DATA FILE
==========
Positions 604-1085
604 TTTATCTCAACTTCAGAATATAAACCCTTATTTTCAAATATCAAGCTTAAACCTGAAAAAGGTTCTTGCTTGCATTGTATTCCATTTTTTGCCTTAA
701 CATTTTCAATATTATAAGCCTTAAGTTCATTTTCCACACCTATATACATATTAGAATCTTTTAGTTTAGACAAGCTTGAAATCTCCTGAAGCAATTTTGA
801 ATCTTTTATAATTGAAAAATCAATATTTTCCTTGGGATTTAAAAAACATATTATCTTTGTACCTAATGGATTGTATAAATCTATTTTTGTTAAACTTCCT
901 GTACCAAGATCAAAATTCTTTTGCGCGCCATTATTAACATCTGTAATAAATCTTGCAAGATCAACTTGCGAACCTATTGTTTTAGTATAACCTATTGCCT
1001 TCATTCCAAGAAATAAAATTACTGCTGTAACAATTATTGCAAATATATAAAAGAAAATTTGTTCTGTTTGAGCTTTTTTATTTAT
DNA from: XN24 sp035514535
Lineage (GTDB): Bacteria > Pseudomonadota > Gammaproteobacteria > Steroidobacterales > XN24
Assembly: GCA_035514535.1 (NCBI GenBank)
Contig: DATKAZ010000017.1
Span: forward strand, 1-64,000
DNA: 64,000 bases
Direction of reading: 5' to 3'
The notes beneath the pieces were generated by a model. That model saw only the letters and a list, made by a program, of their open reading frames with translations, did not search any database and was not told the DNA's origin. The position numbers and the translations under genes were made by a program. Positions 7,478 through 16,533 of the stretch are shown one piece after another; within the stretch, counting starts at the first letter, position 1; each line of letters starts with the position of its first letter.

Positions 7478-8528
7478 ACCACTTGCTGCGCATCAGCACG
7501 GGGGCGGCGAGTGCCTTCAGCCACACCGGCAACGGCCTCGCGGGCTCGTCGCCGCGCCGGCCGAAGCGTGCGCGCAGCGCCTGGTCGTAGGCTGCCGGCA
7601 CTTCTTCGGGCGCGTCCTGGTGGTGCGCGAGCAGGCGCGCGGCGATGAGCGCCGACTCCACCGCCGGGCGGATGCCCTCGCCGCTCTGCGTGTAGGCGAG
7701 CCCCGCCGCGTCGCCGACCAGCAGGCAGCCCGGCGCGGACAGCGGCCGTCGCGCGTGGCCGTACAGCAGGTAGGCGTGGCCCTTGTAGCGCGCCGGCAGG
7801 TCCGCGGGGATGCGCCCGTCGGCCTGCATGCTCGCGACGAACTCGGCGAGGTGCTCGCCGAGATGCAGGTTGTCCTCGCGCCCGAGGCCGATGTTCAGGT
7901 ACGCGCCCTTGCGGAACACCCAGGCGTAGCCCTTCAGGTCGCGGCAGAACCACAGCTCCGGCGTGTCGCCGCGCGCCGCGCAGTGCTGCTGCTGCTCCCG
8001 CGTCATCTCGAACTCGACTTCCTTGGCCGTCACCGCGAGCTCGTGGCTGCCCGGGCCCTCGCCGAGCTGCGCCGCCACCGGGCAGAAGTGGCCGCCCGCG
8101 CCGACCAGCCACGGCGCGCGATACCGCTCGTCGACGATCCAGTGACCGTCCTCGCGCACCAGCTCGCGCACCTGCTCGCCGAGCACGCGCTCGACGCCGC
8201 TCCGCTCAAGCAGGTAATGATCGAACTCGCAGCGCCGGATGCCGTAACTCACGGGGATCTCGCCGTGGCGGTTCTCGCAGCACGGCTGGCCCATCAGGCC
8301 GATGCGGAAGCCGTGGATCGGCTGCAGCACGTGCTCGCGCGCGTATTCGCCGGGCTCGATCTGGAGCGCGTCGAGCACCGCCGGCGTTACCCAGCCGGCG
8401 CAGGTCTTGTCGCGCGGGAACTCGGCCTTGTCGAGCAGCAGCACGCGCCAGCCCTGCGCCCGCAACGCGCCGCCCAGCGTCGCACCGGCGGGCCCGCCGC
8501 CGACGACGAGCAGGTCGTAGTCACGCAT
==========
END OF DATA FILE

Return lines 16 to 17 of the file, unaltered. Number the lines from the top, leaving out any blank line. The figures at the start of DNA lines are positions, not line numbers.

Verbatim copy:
7478 ACCACTTGCTGCGCATCAGCACG
7501 GGGGCGGCGAGTGCCTTCAGCCACACCGGCAACGGCCTCGCGGGCTCGTCGCCGCGCCGGCCGAAGCGTGCGCGCAGCGCCTGGTCGTAGGCTGCCGGCA